3.1.6. Postprocessing
Given is a list of putative peaks for each measurement for each peak picker. For each peak detector, we now aim to create a matrix of peaks and patients that provides the intensity of the corresponding peak. Implicitly, this matrix describes whether we observe a certain peak in a certain measurement (patient) or not, and if so with which intensity. This matrix can then be interpreted as a list of feature vectors, which can be utilized for subsequent classification (next section). Therefore, we need to (1) “repair” peaks that are too close to each other to be two separate peaks in reality but should be merged to a single one instead. We further need to (2) account for peaks that occur in different measurements at “slightly” different positions, which we will refer to as “peak clusters” in the remainder of this paper.
For both steps, we utilize the peak merging method described by Boedecker et al. [9]. Initially, all peaks are sorted by descending intensity. Potential peaks P and Q with s(P) > s(Q) are merged (i.e., labelled P) if the following conditions are satisfied: |t(P) − t(Q)| < 0.003 and |r(P) − r(Q)| < 3.0 + r(P) · 0.1. Note that this procedure is applied solely to the automated peak detection results. The manual peak detection with VisualNow directly resulted in a list of peak clusters for each measurement.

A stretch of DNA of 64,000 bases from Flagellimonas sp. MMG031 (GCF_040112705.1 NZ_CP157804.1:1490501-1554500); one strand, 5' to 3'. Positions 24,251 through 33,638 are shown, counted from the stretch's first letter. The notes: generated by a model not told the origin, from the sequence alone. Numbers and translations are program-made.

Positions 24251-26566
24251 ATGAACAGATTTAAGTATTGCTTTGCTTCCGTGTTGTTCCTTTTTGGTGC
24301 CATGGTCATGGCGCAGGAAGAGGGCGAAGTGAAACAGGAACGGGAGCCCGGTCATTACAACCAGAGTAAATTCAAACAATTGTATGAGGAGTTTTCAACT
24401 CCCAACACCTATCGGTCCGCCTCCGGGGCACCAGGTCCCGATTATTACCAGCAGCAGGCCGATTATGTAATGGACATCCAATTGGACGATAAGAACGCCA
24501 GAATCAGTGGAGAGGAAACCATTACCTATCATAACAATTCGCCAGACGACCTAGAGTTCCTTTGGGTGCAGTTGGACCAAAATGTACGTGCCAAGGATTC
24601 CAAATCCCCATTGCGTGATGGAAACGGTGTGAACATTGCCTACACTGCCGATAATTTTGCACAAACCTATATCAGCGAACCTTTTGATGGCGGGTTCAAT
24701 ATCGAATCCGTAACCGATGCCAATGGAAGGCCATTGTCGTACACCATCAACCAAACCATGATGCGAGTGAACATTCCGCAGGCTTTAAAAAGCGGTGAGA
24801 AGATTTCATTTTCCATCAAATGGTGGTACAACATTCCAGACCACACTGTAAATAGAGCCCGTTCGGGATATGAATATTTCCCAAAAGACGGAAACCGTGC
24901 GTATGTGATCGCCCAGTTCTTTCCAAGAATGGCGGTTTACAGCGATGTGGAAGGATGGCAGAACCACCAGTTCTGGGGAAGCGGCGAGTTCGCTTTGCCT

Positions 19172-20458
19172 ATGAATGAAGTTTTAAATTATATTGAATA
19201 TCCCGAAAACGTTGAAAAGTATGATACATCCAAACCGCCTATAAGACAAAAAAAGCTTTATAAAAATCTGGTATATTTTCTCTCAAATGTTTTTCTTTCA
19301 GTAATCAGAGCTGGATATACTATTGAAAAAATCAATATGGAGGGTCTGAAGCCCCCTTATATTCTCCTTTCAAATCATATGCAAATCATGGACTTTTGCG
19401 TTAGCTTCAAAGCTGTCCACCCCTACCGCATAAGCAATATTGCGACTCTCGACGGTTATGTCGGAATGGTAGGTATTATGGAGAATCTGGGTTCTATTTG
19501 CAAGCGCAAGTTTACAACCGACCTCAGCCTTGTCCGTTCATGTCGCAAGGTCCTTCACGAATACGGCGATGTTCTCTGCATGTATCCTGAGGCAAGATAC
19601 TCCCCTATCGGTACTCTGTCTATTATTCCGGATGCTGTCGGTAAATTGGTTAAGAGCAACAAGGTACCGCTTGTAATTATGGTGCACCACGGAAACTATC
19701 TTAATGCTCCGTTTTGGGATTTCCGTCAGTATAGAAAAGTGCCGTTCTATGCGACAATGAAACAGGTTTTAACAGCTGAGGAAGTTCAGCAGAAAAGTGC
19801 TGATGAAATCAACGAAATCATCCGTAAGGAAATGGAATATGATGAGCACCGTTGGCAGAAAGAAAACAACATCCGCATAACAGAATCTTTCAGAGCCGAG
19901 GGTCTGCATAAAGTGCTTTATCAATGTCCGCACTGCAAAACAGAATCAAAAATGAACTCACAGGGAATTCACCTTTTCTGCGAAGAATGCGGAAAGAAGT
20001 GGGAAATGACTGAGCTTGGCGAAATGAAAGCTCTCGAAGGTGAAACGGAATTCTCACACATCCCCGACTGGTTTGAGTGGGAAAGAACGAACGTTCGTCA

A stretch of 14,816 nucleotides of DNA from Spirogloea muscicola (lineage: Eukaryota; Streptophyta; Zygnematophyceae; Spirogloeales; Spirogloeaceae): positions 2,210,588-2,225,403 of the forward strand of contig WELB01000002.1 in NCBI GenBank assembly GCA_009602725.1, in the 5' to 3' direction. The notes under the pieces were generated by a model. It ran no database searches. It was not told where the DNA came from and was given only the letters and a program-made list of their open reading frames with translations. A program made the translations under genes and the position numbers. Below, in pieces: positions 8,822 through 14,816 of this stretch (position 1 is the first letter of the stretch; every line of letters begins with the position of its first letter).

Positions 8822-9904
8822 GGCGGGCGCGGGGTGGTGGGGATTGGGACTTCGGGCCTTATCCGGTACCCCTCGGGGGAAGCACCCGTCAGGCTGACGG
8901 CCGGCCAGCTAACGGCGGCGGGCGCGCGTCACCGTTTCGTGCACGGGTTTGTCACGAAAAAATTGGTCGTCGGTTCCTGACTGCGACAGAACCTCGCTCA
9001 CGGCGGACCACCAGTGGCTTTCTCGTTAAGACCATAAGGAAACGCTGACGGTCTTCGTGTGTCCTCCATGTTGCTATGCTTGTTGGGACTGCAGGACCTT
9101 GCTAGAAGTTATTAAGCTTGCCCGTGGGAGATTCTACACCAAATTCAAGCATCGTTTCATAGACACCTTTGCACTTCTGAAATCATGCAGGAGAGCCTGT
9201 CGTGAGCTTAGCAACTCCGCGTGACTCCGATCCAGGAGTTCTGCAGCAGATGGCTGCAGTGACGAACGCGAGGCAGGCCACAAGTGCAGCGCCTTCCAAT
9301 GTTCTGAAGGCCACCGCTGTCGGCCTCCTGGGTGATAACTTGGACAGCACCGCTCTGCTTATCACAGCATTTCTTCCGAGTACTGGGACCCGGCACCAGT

3.2. Evaluation Methods
After postprocessing, we are given with a set of peak clusters for each peak detection tools as well as the intensity of the corresponding peak cluster in each measurement.
We assume that one peak cluster originates from one specific compound or metabolite. Under the condition that a certain peak cluster is important for a good classification between the healthy control group and disease patients, we may use further bioanalytic techniques to determine to which compound the peak cluster corresponds. In modern biomarker research, we essentially seek to find correlations between metabolite(s) and a certain disease, thereby suggesting a conditional relationship that a certain disease may provide a certain VOC. Therefore it is desirable that a peak detection method is able to find relevant peaks that trigger a good classification performance.
To compare the results of the different peak detection methods, two different steps are performed. First, we analyze the overlap of the peak lists and peak clusters to assess their agreement. In a second step we evaluate the classification performance of the different detection methods.
3.2.1. Peak Position Comparison